Square Wheels One poem Always Do Pretty Rotten

And thus, my basic suggestion is pretty simple:

Square Wheels One Don't Just DO Stand red border

Make things happen. Your choice.

For the FUN of It!

Scott Simmerman, creator of the Square Wheels images and toolsDr. Scott Simmerman is a designer of team building games and organization improvement tools. Managing Partner of Performance Management Company since 1984, he is an experienced presenter and consultant.

 
Connect with Scott on Google+ – you can reach Scott at scott@squarewheels.com

Follow Scott’s posts on Pinterest: pinterest.com/scottsimmerman/
Scott’s blog on Poems and Quips on Workplace Improvement is here.

We also sell a powerful team building simulation, The Search for The Lost Dutchman’s Gold Mine. You can view a slideshare overview of the exercise here:

The Search for The Lost Dutchman's Gold Mine prices

2 thoughts on “The Actual Impossibility of Engagement – An Organizational Reality

  1. There are no silver bullets in the org. performance world, Scott, as you point out. That said, employee engagement needn’t be a long, labor intensive process. Engagement can be done without bells and whistles, without new blazing vision statements and employee retreats. Managers can engage employees in simple ways when it makes sense.

    One very successful gov’t executive I know has used a “dumb rules” contest in some of his new positions, engaging employees in identifying the rules/procedures/practices/measures (etc.) that lead them to do dumb things. This exec. uses a simple process to sort the employee responses, and changes/eliminates as many of the dumb rules as possible. It can be a great way to start in a new management job, highly reinforcing for the staff and beneficial to he org.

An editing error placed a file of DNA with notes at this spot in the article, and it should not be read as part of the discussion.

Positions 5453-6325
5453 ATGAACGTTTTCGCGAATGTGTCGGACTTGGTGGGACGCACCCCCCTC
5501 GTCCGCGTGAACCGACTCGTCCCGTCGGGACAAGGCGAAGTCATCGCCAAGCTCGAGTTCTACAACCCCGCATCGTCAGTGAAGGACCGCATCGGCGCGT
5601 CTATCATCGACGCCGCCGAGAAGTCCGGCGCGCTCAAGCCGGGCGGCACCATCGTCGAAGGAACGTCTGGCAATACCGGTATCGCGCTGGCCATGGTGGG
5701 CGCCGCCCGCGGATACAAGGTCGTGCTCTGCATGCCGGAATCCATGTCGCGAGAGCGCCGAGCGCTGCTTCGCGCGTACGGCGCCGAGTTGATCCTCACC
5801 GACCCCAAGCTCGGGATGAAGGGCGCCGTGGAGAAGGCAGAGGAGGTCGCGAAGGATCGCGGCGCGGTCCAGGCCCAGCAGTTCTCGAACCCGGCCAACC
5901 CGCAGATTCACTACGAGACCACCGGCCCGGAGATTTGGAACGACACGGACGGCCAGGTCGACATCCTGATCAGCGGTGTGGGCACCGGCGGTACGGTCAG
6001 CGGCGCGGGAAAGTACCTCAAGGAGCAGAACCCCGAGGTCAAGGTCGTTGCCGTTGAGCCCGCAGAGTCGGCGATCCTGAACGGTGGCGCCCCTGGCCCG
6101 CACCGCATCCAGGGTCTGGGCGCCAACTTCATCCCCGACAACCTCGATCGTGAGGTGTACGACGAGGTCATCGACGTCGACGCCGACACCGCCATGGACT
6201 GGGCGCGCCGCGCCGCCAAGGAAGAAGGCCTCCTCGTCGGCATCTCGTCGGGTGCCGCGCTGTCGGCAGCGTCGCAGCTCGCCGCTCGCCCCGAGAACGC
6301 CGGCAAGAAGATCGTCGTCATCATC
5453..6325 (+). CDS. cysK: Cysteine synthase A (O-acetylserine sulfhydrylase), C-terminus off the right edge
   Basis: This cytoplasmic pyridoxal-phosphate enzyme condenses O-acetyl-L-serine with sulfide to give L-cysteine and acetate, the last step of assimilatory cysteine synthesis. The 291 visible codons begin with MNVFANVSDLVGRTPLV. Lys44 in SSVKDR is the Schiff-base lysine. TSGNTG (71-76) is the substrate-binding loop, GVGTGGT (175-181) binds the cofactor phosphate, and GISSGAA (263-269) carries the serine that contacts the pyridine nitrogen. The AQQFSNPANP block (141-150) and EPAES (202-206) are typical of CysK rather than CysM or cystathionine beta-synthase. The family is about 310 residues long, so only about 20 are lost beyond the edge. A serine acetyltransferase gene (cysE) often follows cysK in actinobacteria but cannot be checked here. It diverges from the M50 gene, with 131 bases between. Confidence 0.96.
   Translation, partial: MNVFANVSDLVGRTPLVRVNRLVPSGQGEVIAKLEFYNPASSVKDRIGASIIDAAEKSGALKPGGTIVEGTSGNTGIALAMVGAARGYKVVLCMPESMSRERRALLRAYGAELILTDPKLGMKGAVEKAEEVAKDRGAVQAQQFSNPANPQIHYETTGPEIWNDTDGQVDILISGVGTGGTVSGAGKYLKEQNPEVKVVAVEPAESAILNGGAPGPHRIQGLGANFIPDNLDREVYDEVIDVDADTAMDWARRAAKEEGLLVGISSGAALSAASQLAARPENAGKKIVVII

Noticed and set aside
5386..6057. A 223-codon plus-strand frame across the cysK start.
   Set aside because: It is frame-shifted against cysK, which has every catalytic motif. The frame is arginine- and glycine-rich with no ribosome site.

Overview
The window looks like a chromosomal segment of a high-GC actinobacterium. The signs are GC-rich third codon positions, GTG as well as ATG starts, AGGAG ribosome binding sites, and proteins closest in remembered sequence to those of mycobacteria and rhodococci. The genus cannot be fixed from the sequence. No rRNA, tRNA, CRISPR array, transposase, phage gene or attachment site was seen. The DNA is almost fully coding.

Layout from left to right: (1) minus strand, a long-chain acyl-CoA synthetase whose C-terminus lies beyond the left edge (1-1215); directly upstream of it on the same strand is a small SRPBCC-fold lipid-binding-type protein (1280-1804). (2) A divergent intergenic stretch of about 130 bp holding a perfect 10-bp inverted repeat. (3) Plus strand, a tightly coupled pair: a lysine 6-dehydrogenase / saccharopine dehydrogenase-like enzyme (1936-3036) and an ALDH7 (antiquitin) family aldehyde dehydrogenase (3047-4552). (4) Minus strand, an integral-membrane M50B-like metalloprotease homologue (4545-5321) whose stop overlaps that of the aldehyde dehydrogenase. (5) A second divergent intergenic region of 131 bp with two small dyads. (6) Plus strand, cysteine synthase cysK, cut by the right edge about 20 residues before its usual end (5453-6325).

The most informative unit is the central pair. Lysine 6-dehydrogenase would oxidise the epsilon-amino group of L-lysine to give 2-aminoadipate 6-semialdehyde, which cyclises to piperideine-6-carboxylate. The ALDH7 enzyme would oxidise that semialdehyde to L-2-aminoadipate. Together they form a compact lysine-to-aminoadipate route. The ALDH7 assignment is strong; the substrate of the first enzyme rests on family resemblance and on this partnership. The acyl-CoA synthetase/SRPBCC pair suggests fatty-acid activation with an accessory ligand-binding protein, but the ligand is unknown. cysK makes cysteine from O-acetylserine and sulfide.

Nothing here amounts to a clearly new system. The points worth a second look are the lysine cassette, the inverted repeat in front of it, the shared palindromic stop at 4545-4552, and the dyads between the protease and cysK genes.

Different kind of example: ask employees to play devil’s advocate. When a manager is leaning toward taking a certain action, gather the team and explain the situation, the proposed action and why it looks promising. Then ask the team to critique it; what are the risks? costs? unanticipated consequences? How to improve the proposed action? Then let the staff know what you decided to do, and why.

    These are just two of many ways to engage staff: keep it simple, specific, with no hype and no big promises. It can, indeed, work well. — Russ

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  2. Russ – Absolutely!! It is not rocket science, even when NASA does this kind of thing. Remember that scene from Apollo 13 where they have to solve the carbon dioxide problem — simple to put people into a challenge to find a solution to implement.

    But if this WAS that situation in a typical government work environment, like a call center for the Social Security Administration, could those people and the supervisor actually get permission, find the time, and tolerate the risk of coming up with some kind of improvement ideas?

    My belief is simple: Less and Less.

    There seem to be too many issues and perceived roadblocks for the typical supervisor to do involving and engaging things in their workplaces with their people — too many other things are being tracked and measured.

    And did you see the article about the 300,000 hours of worker and manager time required for a weekly update between senior managers?

    Find that link here: http://performancemanagementcompanyblog.com/2014/05/06/moron-engagement-is-it-even-possible-today/